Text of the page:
Spring Clean Your Recovery Routine

By The Fix staff 03/26/18

Spring can be a surprisingly tricky time for people living in recovery. Here’s how to keep your sobriety strong.

A woman in a clean apartment, arms held wide and head up.

Spring is here, and you’re probably planning to spring clean your house, getting rid of clutter, dirt and things you no longer use. The benefits of spring cleaning are obvious, which is why you should consider doing it for your recovery as well.

“As spring comes, that’s a good time to get active again in your recovery and get out of winter hibernation mode,” says Tina Campbell, director of case management and a licensed substance use disorder counselor at Maple Mountain Recovery, a trauma-informed treatment center outside of Salt Lake City.

Many people in recovery prepare for the holidays with fervor. The holidays are known to be a difficult time of year, so a lot of people reinforce their recovery routines by attending extra meetings and practicing more self-care. However, after they get through that perceived danger zone they can let themselves slip, especially in the cold, dark months of February and March.

“I’ve found a lot of people relapse in the late winter and spring,” Campbell says. “They get through the holidays and then lower their defenses.”

To avoid that, Campbell recommends that everyone in recovery — whether they’ve been sober for a month or a decade — take inventory of their recovery this spring.

“It’s just like a business. A business that doesn’t do regular inventory of what they have and what they need is not going to be successful,” she says. “A regular inventory is a huge huge part of recovery.”

Here’s how to give your recovery program a spring spruce up:

Know The Signs Of Trouble

In order to avoid relapse, it’s important to be able to identify behaviors that might indicate that your sobriety is slipping. If you find yourself missing meetings or changing your schedule, that can be an indication that you’re no longer prioritizing your recovery as much, Campbell says.

People who are slipping might also notice that they are more irritable or depressed.

“Little things that normally wouldn’t bother someone might be getting under their skin a little more,” Campbell says.

In addition, changes to who you’re spending time with can be a sign of trouble. If you’re spending less time with your sponsor or other sober people, that might show that you’re trying to avoid being immersed in the recovery world. On the other hand, if you are relaxing boundaries with friends or family members who are still using, it can be a sign you need to reevaluate your routine.

“People start putting themselves in higher risk situations, if they start to slip,” Campbell says.

Look At Your Behavior Over Time

We all have good days and bad days. Although taking a daily inventory is useful, Campbell says that it’s most effective to look at changes to your behavior over time.

“A lot of the time we don’t see in a few days that we’re starting to slip, but looking over weeks or months we can see that we’re slipping,” Campbell said.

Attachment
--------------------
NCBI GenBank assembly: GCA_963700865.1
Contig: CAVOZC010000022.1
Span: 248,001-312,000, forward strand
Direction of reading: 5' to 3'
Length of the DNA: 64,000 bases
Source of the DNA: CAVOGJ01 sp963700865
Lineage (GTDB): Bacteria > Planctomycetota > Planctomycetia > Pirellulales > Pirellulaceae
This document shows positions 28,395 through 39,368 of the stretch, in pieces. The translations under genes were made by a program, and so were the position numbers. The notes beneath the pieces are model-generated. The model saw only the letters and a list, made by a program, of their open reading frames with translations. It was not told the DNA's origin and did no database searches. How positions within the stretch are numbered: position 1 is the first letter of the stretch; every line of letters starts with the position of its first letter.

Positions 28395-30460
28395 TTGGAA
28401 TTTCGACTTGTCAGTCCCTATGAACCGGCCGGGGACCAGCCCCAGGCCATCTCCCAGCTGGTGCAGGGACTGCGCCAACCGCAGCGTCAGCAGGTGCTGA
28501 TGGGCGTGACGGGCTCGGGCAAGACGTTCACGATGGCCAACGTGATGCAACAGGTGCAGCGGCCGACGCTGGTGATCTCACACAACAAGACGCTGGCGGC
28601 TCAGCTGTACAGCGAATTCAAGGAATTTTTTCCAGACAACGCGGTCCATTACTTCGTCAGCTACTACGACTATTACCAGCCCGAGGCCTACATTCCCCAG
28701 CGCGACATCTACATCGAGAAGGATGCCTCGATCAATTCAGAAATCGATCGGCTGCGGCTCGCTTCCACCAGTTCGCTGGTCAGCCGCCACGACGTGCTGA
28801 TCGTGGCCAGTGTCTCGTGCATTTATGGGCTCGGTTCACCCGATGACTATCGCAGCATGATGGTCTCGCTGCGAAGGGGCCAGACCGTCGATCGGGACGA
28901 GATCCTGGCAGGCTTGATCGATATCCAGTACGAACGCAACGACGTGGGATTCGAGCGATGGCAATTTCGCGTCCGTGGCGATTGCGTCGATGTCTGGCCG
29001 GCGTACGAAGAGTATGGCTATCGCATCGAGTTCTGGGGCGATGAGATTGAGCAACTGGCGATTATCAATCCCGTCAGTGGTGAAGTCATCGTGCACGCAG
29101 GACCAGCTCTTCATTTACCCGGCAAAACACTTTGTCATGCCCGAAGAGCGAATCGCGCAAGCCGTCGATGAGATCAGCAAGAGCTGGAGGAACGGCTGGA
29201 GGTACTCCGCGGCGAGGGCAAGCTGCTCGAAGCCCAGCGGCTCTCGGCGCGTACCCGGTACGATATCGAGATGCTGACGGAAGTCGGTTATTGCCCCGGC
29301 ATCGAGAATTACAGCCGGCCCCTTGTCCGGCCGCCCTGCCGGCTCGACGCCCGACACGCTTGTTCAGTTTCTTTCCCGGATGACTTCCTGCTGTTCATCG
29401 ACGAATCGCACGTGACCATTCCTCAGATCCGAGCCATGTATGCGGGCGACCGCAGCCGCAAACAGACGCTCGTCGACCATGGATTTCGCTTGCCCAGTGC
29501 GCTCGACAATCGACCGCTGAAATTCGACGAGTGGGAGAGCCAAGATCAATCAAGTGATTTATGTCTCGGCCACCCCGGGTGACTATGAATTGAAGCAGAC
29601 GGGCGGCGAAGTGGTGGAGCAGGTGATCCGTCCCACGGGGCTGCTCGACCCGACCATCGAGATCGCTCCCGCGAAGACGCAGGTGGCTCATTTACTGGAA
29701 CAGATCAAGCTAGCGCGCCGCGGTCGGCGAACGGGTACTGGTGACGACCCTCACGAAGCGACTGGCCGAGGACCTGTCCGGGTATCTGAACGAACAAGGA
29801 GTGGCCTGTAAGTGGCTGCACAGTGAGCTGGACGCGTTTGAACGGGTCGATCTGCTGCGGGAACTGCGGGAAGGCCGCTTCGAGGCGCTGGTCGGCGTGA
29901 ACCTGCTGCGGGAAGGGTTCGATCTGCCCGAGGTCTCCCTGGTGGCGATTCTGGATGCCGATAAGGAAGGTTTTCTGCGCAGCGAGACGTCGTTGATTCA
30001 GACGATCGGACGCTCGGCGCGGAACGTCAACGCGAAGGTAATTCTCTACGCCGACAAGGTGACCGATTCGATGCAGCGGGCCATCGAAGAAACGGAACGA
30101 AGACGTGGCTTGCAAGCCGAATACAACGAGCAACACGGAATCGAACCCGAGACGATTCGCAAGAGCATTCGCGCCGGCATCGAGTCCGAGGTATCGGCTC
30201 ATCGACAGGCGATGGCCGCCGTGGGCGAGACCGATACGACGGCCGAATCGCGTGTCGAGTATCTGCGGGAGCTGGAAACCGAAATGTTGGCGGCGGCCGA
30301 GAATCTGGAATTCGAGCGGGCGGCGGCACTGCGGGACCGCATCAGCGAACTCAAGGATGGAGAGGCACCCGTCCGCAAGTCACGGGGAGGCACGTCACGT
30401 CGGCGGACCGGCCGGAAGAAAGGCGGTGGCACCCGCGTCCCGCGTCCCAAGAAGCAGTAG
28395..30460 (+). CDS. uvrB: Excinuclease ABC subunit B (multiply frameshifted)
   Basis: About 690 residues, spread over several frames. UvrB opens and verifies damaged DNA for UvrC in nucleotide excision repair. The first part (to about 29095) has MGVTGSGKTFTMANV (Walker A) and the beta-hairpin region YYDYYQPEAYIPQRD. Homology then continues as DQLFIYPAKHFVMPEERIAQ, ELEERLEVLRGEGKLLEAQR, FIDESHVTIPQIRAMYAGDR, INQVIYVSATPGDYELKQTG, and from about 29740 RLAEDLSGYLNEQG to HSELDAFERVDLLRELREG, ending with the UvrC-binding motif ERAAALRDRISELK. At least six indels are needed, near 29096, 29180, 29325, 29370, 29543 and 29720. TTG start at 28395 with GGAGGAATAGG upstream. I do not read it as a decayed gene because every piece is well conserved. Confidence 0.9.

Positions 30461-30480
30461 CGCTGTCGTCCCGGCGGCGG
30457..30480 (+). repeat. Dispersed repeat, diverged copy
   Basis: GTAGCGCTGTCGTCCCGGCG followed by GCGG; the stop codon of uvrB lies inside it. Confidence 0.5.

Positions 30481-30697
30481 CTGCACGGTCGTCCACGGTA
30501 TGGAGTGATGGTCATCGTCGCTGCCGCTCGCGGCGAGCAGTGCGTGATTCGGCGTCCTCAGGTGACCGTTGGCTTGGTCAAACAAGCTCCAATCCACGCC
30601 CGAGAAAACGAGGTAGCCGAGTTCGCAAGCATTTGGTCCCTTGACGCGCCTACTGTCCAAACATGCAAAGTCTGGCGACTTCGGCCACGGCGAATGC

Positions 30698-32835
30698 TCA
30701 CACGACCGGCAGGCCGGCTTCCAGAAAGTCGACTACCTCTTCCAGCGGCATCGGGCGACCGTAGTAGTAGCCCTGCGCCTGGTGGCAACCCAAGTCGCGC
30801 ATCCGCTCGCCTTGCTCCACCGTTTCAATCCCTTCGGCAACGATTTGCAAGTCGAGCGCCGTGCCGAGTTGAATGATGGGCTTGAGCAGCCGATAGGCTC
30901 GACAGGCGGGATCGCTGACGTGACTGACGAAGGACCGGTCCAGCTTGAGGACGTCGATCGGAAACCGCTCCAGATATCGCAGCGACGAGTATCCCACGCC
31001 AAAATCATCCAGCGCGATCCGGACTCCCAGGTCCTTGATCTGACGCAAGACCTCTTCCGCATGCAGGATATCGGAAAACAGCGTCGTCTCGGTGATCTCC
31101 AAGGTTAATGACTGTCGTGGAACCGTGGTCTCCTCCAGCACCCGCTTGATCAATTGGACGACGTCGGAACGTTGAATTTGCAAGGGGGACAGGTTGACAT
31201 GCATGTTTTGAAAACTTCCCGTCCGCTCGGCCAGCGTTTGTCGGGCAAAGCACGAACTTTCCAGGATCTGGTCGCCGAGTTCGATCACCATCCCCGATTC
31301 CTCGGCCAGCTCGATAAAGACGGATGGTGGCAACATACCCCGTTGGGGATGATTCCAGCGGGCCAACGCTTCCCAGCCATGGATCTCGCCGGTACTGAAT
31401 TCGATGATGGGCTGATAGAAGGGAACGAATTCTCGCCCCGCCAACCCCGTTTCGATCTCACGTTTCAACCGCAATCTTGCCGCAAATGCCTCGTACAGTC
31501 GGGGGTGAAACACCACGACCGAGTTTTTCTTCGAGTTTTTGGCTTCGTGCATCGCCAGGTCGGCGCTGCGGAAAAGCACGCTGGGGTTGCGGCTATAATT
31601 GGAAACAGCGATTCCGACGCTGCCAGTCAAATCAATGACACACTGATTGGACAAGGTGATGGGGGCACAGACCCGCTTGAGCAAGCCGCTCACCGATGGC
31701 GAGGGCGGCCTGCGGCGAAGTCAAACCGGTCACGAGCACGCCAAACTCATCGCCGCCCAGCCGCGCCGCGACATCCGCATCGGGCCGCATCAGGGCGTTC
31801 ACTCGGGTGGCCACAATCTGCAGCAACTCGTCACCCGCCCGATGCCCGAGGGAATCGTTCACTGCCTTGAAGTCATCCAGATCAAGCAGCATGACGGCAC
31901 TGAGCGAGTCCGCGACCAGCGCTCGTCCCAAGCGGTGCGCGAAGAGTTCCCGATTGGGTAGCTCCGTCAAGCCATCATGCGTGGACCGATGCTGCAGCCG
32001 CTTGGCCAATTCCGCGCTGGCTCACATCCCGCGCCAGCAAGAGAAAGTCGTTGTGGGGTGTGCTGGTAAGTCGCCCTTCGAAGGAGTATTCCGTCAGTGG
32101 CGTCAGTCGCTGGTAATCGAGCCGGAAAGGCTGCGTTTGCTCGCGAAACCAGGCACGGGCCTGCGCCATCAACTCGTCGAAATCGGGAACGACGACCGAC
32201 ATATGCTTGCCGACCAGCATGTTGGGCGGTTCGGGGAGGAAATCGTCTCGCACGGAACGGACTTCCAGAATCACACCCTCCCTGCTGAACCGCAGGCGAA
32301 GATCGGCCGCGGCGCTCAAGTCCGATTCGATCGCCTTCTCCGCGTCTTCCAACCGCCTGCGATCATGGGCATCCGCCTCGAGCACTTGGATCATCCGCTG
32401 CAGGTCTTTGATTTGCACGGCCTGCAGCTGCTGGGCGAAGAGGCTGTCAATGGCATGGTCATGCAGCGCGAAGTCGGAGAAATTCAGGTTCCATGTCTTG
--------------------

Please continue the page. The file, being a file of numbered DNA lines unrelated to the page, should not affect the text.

Looking at the past few months, ask yourself what behaviors and patterns can be improved upon. For example, could you stay more connected with your sponsor or incorporate a mindfulness practice into your day?

However, don’t forget to acknowledge what you’re already doing well.

“We tend to focus on the negative, but it’s important to find the positive things you’re doing too,” Campbell says.

Rely on Your Recovery Community

Sometimes it’s hard to see our own patterns, particularly if we’re dealing with addiction or other mental health issues. Because of this, it’s important to have trusted people who you can talk to about your recovery, and who you can trust to help you realize when things are getting off track.

Campbell says it’s essential that anyone in recovery has a trusted person — whether their sponsor, therapist, family member or friend — who can help them evaluate their routines.

“You need someone who knows what your schedule and routine are, knows your triggers and coping skills,” she says. “That way, instead of making decisions alone, you can talk them through them with someone else.”

You can also talk to your network about what their periodic check-ins look like.

“It’s important to have our own idea of what these things look like, but also have the support of people who are further down the road,” Campbell says. “Ask them what they do for check-ins, and what their inventory looks like.

Choose Healthy New Ways To Reinvigorate Your Recovery

In addition to looking at what’s not working, spring is a great time to choose new habits and patterns that can help support your recovery. Getting physical exercise, incorporating meditation or connecting with an alumni network from your treatment centers are all good ways to keep your sober lifestyle strong this spring.

“That change of the season is a good reminder to get back on track,” Campbell says.

Maple Mountain Recovery is a trauma-informed addiction treatment center in Mapleton, Utah. Learn more about their program at http://www.maplemountainrecovery.com/ and follow them on Facebook.

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